There are some books one just cannot put down. Not because one does not want to, mind. But because to do so might be regarded as mocking the afflicted.
Fortunately, Infanta, by the noted anti-fascist performance artist Ken Slaarg, is not such a book. It is very easy to put down, in all sorts of highly entertaining ways - for those who enjoy pleasantly sauntering through the narrow lanes of literary self-indulgence, as who does not?
To say that this is a book that appears once in a generation might sound like the hyperbole of a literary agent, but it's worth saying nevertheless, since there are are always a few punters who will be taken in by a blurb like this.
Infanta documents, in a highly emotional yet dispassionate way, the life-long personal struggle of one woman to come to terms with the fact that she is really a man, inside a woman, inside a man, while at the same time objectifying and reifying the inner struggle in the broader fight against all forms of societal oppression.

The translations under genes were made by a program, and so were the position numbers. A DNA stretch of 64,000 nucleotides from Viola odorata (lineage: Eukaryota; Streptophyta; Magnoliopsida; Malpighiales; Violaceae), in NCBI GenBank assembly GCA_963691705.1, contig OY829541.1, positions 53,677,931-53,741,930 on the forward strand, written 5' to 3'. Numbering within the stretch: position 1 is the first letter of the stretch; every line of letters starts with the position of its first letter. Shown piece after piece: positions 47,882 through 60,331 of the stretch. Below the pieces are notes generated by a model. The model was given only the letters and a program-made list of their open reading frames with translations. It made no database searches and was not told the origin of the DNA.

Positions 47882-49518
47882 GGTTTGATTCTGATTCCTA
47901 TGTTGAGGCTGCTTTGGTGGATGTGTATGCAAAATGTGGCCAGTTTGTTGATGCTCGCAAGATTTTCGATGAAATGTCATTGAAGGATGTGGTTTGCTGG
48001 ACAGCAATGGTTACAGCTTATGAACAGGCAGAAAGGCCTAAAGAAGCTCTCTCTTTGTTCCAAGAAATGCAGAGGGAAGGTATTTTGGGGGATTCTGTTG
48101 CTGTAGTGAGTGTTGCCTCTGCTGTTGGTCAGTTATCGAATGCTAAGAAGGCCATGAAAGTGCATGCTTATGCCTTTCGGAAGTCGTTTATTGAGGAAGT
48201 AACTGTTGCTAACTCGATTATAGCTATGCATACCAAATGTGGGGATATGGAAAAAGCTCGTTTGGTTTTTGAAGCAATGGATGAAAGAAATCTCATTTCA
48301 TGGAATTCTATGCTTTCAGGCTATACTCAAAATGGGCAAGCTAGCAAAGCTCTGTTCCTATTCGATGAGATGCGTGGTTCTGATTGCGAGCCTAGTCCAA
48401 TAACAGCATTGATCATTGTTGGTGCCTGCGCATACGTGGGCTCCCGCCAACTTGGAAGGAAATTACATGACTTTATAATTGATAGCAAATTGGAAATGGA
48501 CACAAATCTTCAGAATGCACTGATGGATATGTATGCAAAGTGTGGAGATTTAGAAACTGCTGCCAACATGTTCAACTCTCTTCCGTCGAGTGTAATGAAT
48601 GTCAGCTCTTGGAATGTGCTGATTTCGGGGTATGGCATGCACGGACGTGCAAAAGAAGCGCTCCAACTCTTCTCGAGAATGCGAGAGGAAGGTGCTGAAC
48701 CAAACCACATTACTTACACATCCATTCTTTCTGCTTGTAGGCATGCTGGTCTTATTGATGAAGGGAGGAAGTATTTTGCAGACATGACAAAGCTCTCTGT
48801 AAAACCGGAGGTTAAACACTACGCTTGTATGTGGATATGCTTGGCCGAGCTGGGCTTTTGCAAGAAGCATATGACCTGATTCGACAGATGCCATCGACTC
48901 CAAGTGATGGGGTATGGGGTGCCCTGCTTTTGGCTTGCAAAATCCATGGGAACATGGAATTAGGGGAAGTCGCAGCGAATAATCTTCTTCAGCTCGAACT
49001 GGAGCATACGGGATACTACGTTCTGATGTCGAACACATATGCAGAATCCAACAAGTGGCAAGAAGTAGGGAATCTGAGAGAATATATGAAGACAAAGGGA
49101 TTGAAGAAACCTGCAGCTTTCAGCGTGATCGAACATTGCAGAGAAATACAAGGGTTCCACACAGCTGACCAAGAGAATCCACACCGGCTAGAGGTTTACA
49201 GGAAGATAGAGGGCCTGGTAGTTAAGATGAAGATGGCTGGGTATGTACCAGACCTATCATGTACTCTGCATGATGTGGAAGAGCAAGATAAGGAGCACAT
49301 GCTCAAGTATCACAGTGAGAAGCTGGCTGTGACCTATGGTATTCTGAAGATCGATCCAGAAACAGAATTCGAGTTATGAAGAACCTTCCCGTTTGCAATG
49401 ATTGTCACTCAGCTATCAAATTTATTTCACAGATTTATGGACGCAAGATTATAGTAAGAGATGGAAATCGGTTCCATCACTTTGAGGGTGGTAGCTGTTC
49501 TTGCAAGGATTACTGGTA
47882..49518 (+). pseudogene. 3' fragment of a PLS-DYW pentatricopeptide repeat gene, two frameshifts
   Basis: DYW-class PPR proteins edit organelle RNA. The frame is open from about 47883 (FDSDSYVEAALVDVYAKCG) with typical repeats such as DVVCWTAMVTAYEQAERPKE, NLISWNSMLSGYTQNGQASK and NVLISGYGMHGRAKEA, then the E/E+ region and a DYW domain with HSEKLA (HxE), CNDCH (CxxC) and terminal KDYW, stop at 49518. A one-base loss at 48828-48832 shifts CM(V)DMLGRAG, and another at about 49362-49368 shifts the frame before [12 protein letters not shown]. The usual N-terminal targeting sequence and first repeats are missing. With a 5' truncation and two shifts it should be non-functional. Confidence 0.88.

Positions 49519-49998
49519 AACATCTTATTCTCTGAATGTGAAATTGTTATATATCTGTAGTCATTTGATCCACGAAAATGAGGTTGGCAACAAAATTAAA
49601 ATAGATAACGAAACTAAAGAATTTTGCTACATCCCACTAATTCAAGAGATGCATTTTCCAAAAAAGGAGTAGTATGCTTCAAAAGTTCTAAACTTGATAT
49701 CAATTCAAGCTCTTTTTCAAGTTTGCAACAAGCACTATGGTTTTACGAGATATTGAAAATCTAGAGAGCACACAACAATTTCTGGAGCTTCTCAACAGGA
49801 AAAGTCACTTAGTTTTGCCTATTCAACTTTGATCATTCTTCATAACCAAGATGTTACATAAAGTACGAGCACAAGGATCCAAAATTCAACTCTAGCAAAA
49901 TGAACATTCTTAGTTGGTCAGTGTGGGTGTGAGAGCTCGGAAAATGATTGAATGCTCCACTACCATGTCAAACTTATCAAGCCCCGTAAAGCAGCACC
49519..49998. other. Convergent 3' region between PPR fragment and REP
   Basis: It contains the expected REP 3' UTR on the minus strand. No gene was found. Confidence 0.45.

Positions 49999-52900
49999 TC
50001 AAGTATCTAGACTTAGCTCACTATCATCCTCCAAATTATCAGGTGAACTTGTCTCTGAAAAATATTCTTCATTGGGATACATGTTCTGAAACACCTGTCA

The book is full of pathos, of amusing vignettes and anecdotes of well-known and some less well-known people and places. A flavour of the book can be acquired by looking at its title, Infanta. Ken Slaarg, a dyslexic, originally meant to entitle the book 'Antifa', but wrote 'Infanta' instead, serendipitously.
For all those who take seriously the international struggle against fascism and what it represents, especially the latter, this book is the perfect antidote. It should make a wonderful stocking-filler.
Infanta by K Slaarg, published by Harridan Press, 220pp, £14.99